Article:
While it is unlikely that you will use memoization wherever possible in your codebase, there are plenty of 3rd party libraries that will do a much better job for us.

Take, for example, Reselect, which provides redux selector utilities that are not recomputed unless one of its arguments changes.

This is very handy in a Redux based application, as these selectors are constantly used to call upon subsections of data in the applications state.

Having these selectors of state already computed provides efficiency for more performant web applications. 

So, if you don’t want to use 3rd party libaries and you are optimizing your functions just ensure that the functions to be memoized are pure functions.

How long does a website stay cached?

So we’ve already covered the various benefits of caching JavaScript files. Browsers provide us with a very useful utility of persisting our data in its cache.

But, surely it can’t store endless amounts of cached data, right?

How long does a website stay cached?

Well, this very much depends on the browser, settings, and configuration of the HTTP requests and responses.

Typically, browsers reserve a finite amount of disk space to complete a task. If a user stops using the browser completely, the cache can persist indefinitely.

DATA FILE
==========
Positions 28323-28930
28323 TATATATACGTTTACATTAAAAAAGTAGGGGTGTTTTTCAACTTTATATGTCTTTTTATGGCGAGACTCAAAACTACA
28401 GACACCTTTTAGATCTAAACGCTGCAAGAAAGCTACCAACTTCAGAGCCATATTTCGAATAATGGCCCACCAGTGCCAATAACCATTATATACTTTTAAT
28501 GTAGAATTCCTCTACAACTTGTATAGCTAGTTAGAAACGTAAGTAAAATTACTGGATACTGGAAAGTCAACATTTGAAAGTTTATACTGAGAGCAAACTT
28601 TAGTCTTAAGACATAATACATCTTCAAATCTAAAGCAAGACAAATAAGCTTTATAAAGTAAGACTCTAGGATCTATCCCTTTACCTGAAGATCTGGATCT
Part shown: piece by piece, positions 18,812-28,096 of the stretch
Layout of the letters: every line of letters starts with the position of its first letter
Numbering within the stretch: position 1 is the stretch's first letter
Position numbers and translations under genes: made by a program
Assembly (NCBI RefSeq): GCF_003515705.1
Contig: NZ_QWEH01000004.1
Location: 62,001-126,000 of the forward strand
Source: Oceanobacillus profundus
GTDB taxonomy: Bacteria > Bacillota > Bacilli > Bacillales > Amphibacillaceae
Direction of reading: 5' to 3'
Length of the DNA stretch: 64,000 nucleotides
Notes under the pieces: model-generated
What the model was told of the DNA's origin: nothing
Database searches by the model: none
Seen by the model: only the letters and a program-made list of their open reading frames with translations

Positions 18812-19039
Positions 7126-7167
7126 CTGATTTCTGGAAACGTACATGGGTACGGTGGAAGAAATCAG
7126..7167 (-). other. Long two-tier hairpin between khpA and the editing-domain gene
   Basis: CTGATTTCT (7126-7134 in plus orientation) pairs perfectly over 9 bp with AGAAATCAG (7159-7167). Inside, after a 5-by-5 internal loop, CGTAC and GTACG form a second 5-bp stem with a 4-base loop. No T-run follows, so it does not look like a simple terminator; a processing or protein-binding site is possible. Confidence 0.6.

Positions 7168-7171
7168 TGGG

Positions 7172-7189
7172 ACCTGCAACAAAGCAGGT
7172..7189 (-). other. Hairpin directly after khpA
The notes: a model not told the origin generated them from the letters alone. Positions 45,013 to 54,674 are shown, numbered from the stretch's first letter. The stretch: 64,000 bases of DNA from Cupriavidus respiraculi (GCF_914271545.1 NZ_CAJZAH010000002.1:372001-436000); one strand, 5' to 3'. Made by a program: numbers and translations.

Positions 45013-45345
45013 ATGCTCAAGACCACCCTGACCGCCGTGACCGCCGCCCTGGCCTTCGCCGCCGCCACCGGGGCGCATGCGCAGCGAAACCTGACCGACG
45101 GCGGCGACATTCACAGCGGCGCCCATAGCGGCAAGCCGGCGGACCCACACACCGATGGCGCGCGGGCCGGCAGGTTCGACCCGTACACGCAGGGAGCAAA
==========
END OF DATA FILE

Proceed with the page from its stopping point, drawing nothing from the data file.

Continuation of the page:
However, if the browser is used occasionally by the user, the stored data will last until the expiration date that was set either by the internal policy of the browser or the configuration of the HTTP headers.

If the user is very active using the browser, the length of time that the cache is stored can be extended to 10 minutes or less.

There is also a minimum size for caches of small JavaScript and other code files. Chrome enforces a minimum size of 1Kib of source code files before it will cache the asset.

The process of caching such a small file is too heavy of an operation relative to the value it provides.

Conclusion

I hope I’ve highlighted the importance of cache in JavaScript and how it provides value to the user experience. Overall, I feel like caching is very pertinent in the current state of the web as web applications are getting larger and larger.

Equally, all JavaScript frameworks used to build web applications are growing in complexity. As a result, JavaScript bundles are increasing in size. even with optimizations from modern asset bundlers like Webpack.

The majority of the logic for the user to interact is contained within these assets, so the ability to have them cached will allow the user to interact much faster on subsequent visits to the same page.